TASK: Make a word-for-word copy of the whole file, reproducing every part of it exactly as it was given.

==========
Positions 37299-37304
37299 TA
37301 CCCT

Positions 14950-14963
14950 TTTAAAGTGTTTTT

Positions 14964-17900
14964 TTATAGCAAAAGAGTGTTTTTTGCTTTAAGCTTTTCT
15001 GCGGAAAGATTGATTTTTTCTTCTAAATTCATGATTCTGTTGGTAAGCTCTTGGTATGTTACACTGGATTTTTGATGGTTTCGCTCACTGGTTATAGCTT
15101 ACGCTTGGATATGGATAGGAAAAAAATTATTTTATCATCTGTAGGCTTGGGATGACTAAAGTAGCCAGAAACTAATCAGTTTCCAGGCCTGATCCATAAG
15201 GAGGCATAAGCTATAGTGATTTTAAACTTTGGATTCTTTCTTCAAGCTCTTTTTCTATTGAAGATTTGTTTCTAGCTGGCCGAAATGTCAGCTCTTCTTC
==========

Positions 37299-37304
37299 TA
37301 CCCT

Positions 14950-14963
14950 TTTAAAGTGTTTTT

Positions 14964-17900
14964 TTATAGCAAAAGAGTGTTTTTTGCTTTAAGCTTTTCT
15001 GCGGAAAGATTGATTTTTTCTTCTAAATTCATGATTCTGTTGGTAAGCTCTTGGTATGTTACACTGGATTTTTGATGGTTTCGCTCACTGGTTATAGCTT
15101 ACGCTTGGATATGGATAGGAAAAAAATTATTTTATCATCTGTAGGCTTGGGATGACTAAAGTAGCCAGAAACTAATCAGTTTCCAGGCCTGATCCATAAG
15201 GAGGCATAAGCTATAGTGATTTTAAACTTTGGATTCTTTCTTCAAGCTCTTTTTCTATTGAAGATTTGTTTCTAGCTGGCCGAAATGTCAGCTCTTCTTC